Search Images Maps Play YouTube News Gmail Drive More »
Sign in
Screen reader users: click this link for accessible mode. Accessible mode has the same essential features but works better with your reader.


  1. Advanced Patent Search
Publication numberUS4656075 A
Publication typeGrant
Application numberUS 06/593,829
Publication dateApr 7, 1987
Filing dateMar 27, 1984
Priority dateMar 27, 1984
Fee statusPaid
Also published asDE3508941A1, DE3508941C2
Publication number06593829, 593829, US 4656075 A, US 4656075A, US-A-4656075, US4656075 A, US4656075A
InventorsRichard C. Mudge
Original AssigneeLeucadia, Inc.
Export CitationBiBTeX, EndNote, RefMan
External Links: USPTO, USPTO Assignment, Espacenet
Polymer laminate
US 4656075 A
An improved plastic net product and its method of manufacture. Intersecting strands of plastic are extruded to form a net structure. Each strand is comprised of a plastic core of a first polymer sandwiched between layers of another polymer, all of which are co-extruded.
Previous page
Next page
What is claimed is:
1. In a net product comprised of a network of intersecting extruded polymeric strands, the improvement comprising the provision of composite strands in the network, the composite strands each being comprised of a middle layer of a first polymeric material sandwiched between two outer, generally oppositely disposed layers of a second polymeric material, the outer layers being bonded to the middle layer by fusion adhesion and coextrusion of the strands.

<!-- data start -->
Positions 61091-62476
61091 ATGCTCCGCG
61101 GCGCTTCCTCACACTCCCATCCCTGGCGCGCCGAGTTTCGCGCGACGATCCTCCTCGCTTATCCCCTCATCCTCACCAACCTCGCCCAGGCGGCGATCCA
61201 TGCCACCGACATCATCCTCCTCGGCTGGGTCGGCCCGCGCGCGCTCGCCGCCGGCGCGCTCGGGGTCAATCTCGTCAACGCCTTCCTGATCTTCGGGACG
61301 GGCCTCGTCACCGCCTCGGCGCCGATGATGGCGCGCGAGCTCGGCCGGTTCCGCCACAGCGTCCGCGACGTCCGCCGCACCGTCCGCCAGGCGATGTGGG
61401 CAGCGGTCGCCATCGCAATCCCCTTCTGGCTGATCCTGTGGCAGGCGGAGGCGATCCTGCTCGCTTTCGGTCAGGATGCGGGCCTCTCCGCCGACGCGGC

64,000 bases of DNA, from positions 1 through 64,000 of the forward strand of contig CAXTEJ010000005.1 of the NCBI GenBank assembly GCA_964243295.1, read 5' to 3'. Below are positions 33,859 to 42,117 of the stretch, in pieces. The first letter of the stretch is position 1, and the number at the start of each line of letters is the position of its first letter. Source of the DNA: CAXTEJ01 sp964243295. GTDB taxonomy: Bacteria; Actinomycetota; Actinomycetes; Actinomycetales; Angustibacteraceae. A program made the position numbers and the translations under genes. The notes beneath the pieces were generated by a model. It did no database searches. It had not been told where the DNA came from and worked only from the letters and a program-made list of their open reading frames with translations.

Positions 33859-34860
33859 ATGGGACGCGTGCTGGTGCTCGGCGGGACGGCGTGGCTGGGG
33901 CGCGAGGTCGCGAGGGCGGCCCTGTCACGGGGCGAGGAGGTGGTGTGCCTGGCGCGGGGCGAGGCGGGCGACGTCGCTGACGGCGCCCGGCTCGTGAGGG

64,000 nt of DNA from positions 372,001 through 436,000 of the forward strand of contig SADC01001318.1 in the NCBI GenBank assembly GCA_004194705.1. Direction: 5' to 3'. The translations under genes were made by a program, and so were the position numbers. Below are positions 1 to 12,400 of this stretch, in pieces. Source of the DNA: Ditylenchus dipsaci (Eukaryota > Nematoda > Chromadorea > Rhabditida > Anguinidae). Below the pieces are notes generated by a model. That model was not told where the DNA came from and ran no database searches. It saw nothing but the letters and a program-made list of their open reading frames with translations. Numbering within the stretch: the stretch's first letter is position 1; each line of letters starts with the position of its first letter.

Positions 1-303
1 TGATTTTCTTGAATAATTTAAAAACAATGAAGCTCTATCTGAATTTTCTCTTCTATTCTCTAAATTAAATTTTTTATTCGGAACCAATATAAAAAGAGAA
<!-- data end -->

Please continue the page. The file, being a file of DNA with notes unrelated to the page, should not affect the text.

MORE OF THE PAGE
2. The net product of claim 1 in which the two outer layers are of different polymeric material.
3. The net product of claim 1 wherein the first polymeric materials of a relatively low melt strength and the second is of a relatively high melt strength.
4. The net product of claim 3 wherein the first polymer is a polyester and the second is a polyolefin.
5. The net product of claim 3 wherein the first polymer is selected from the group consisting of polyamides, polyesters and copolymers of this group.
6. The net product of claim 3 wherein the second polymer is selected from the group consisting of polypropylene, high-density polyethylene, low-density polyethylene, linear low density polyethylene and co-polymers of this group.
7. The net product of claim 1 wherein the first polymer is polypropylene and the second is ethylene-methyl acrylate copolymer (EMA).